Going through old papers, I find a reminder of the man I loved.
I’m clearing out old papers and stumbled upon this cutout card, made from a red and pink file folder. Here’s the outside, which was folded in half:
Inside looks like this:
In case you can’t read it, it says:
Not a bad cutout for a 42 year old. Maybe I should not mention my age because you are only 5 years behind. I wish we could be together on your birthday. I a sad because we are not.
Happy Birthday any way!
We have spent alot of years together. It is very strange to me not being together for such a long time and I miss you!
I hope you go out with Diane(a) for dinner. Don’t spend the whole day working. take some time off and have dinner or something. Maybe a horseback ride.
I have felt incomplete without my better half around. Enjoy your day! Keep up the good work. I miss you!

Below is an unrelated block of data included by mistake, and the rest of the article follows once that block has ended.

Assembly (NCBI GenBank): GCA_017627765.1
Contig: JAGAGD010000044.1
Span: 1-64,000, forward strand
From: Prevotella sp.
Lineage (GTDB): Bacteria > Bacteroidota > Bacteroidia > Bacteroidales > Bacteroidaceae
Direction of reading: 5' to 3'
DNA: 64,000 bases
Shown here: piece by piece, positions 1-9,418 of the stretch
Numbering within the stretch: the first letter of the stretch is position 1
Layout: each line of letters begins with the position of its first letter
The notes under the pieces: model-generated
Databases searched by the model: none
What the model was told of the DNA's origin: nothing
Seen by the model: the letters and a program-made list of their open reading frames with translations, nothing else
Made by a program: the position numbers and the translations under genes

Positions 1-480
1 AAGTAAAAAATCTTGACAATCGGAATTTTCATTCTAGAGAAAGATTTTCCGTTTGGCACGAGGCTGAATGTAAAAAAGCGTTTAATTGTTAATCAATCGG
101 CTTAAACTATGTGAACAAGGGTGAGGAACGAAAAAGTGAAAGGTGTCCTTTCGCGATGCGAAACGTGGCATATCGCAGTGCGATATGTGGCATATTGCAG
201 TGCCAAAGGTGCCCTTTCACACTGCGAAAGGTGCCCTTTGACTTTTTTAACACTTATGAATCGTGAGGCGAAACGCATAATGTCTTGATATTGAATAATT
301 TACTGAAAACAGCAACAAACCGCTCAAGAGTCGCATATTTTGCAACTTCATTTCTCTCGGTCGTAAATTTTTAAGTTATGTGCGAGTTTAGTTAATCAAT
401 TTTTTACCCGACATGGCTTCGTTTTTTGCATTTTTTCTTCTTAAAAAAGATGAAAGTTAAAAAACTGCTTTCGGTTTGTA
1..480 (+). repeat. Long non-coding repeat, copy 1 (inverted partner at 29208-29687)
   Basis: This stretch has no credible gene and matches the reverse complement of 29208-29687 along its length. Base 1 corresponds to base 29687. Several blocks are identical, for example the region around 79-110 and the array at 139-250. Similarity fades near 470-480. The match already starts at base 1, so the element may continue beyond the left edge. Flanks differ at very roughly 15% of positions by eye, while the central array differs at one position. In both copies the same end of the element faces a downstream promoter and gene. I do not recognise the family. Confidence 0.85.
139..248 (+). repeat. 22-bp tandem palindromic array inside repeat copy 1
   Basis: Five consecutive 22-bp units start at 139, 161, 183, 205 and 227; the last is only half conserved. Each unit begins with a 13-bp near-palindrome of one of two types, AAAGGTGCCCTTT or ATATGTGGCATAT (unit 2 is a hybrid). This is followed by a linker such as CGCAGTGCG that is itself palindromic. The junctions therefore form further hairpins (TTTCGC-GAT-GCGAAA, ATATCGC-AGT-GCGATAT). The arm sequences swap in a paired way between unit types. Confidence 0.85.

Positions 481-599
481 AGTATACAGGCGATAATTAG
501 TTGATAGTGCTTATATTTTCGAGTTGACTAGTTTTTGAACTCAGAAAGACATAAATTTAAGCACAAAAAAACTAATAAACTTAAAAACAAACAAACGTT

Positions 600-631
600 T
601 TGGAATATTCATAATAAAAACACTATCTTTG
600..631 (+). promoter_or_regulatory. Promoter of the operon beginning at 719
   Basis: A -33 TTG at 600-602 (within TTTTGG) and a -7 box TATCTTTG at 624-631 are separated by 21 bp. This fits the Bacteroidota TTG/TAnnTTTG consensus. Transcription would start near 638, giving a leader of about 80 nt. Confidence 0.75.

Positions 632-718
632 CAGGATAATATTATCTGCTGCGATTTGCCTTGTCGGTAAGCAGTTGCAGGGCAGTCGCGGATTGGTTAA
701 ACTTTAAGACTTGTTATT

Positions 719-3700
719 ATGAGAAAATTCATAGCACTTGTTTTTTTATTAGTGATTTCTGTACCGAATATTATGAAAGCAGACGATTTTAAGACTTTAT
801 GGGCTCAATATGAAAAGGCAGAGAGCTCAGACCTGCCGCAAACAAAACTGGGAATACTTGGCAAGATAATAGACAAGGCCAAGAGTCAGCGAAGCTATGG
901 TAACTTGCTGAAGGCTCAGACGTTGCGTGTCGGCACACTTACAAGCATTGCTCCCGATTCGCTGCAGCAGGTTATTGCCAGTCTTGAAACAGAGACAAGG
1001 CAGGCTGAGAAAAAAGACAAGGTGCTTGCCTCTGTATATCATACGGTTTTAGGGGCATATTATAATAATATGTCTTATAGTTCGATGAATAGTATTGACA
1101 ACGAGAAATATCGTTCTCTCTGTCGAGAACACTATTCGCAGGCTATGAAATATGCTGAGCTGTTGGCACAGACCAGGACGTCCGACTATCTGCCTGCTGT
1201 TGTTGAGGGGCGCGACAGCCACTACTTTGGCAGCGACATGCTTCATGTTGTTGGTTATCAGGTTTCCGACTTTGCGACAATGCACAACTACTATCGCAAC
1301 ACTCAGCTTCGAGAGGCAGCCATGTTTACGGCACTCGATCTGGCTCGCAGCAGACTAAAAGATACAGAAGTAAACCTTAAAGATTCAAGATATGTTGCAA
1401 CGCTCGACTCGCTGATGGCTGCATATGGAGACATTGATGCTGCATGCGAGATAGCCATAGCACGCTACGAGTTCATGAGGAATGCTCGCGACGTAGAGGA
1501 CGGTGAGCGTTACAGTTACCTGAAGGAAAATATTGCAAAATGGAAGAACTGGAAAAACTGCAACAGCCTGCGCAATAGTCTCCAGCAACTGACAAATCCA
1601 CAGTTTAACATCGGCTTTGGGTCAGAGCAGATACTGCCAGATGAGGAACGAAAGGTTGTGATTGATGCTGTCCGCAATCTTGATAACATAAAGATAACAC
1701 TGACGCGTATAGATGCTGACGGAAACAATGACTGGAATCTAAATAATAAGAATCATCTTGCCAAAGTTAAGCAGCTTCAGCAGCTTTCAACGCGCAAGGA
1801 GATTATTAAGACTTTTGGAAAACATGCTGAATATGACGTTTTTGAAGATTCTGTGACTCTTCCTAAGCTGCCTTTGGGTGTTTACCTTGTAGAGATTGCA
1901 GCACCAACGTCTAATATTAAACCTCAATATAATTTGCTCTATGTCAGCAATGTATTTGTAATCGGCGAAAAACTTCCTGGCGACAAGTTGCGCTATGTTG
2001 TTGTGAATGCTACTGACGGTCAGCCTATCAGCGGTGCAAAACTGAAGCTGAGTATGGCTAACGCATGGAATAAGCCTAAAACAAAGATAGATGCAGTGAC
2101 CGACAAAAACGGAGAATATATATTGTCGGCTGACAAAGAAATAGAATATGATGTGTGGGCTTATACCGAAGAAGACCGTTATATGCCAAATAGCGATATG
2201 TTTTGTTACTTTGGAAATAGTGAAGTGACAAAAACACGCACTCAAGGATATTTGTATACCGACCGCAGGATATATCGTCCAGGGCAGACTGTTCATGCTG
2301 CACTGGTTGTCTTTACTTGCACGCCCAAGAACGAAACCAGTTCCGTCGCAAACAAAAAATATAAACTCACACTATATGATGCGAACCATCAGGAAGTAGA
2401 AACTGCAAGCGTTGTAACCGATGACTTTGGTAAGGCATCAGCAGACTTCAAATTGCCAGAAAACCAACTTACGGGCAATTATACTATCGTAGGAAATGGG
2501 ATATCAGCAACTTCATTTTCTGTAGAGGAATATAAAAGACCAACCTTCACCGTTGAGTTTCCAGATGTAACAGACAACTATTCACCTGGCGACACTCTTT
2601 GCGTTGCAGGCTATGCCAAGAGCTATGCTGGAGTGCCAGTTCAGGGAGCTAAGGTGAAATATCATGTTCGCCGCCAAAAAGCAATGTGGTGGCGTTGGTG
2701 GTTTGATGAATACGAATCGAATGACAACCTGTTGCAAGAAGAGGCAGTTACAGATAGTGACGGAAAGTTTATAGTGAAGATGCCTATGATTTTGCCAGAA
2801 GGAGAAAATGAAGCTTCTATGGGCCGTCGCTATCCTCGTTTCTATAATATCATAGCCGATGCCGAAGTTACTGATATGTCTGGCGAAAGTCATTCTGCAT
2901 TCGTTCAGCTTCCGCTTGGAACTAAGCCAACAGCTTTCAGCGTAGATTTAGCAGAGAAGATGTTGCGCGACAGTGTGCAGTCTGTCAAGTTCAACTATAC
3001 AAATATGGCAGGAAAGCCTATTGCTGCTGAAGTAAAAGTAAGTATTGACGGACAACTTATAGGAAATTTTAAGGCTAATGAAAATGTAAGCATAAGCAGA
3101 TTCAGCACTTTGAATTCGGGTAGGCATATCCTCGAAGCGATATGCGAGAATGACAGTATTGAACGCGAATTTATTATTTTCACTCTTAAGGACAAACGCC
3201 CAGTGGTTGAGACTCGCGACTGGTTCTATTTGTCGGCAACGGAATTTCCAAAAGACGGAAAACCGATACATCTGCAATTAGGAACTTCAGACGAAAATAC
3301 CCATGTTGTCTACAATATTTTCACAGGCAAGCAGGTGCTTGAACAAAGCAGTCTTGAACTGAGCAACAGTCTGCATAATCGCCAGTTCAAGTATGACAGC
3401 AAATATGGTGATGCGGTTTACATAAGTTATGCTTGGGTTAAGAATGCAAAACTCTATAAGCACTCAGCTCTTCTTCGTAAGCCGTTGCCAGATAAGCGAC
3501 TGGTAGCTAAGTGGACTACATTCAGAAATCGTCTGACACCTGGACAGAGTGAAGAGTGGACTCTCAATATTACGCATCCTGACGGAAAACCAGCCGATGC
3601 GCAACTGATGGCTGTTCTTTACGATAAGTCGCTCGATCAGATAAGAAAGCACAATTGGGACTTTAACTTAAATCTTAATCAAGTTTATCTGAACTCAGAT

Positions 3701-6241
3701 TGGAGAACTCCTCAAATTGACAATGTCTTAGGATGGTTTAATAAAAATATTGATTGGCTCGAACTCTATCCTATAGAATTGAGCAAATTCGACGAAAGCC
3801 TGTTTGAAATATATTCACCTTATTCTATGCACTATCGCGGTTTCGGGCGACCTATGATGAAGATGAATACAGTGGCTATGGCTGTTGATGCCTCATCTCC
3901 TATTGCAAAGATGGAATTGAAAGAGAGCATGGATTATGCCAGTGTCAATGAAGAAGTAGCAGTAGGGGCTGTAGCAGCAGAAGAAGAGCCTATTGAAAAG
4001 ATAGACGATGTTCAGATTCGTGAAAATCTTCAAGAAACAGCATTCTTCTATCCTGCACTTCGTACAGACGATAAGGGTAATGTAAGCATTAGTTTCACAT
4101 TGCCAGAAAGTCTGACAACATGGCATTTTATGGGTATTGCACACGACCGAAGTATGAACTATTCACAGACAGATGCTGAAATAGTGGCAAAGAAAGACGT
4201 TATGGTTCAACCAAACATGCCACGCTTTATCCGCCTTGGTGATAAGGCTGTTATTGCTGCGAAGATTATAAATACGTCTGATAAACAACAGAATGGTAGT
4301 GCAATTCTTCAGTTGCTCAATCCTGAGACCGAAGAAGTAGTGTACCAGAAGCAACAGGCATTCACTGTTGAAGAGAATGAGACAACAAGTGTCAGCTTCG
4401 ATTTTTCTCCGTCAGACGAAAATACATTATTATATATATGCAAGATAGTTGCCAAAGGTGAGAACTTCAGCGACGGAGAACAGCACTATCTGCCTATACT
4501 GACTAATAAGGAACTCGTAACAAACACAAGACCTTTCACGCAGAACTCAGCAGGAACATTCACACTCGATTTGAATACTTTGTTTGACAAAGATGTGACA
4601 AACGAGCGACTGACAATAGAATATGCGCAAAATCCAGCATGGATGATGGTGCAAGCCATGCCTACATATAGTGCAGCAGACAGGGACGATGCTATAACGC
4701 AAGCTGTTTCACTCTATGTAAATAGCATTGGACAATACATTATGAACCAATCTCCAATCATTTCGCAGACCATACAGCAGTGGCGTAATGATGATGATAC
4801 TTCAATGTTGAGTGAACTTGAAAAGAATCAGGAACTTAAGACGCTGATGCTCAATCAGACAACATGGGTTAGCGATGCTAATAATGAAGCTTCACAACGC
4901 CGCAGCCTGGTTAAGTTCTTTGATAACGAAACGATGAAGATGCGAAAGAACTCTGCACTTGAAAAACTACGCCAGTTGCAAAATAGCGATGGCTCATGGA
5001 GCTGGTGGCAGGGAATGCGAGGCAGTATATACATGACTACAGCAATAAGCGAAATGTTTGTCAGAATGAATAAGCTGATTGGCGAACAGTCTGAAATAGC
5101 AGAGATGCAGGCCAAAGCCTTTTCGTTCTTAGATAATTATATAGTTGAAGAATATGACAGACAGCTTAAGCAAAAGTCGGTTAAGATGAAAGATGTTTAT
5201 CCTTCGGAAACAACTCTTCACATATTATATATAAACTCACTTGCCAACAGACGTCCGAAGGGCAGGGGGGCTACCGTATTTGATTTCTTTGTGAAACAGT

P.S. I have other birthday presents for you here. Look forward to them.
My birthday is at the end of June. He was 42 in 1998. That would make it right after we moved to our Wickenburg house. In those days, he telecommuted to a job in New Jersey and made a monthly week-long trip back there. He had an apartment in Totowa, NJ that he stayed in when he was there. Judging from what he’s written, he may have been away for longer than just the usual week. At that point, we’d been together for about 15 years.
Diana was a friend of mine who introduced me to horseback riding. I may have had my own horse by then, but I’m not sure. I probably still rode with Diana at her place.
What a sweet note.
I’m surprised that I didn’t cry when I found it or when I read it. I think it’s a sign that I’m getting over my loss.
I sure do miss the guy who sent me this. I wish he was still around.
Ironically, this was in a bundle of miscellaneous paperwork that the angry old man who took his place tied up with string and left on the floor in my office. I wonder if he would have thrown it away it if he’d seen it. I guess I should be glad it never made it to the hangar with so many other bundles and boxes of paper — if it had, it would have been destroyed forever by the flood that got the rest. I may never know what other remembrances were lost.